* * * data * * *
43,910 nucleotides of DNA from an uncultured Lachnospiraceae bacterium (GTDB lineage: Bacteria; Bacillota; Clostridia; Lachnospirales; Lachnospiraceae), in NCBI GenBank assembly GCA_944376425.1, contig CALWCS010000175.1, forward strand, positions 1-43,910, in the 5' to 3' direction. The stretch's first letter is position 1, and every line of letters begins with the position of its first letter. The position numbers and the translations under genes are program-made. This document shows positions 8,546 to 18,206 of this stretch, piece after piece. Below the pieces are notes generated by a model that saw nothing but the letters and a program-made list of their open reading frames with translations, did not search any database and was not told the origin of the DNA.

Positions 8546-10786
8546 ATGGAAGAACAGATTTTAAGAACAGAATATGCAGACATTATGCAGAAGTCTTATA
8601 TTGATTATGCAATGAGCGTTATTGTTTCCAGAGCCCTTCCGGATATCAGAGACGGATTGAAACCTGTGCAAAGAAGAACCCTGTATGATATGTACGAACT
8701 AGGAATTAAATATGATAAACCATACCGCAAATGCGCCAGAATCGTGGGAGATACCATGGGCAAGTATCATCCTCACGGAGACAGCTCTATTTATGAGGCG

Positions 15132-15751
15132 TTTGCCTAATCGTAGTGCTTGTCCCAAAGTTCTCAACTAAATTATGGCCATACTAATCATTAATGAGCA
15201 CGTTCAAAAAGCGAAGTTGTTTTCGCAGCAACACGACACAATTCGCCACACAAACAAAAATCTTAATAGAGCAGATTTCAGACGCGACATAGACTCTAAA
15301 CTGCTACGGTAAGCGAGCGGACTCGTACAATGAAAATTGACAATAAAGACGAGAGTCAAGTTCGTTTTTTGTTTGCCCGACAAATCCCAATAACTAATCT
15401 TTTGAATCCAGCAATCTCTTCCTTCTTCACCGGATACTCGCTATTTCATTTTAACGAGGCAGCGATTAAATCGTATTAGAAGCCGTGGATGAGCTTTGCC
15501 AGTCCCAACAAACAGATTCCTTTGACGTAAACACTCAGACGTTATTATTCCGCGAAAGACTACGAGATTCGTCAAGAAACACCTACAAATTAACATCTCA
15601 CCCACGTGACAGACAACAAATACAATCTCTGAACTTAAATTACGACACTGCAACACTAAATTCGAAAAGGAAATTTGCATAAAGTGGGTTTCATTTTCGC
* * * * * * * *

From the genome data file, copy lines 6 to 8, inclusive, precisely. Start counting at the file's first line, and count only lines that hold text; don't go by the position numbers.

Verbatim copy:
Positions 15132-15751
15132 TTTGCCTAATCGTAGTGCTTGTCCCAAAGTTCTCAACTAAATTATGGCCATACTAATCATTAATGAGCA
15201 CGTTCAAAAAGCGAAGTTGTTTTCGCAGCAACACGACACAATTCGCCACACAAACAAAAATCTTAATAGAGCAGATTTCAGACGCGACATAGACTCTAAA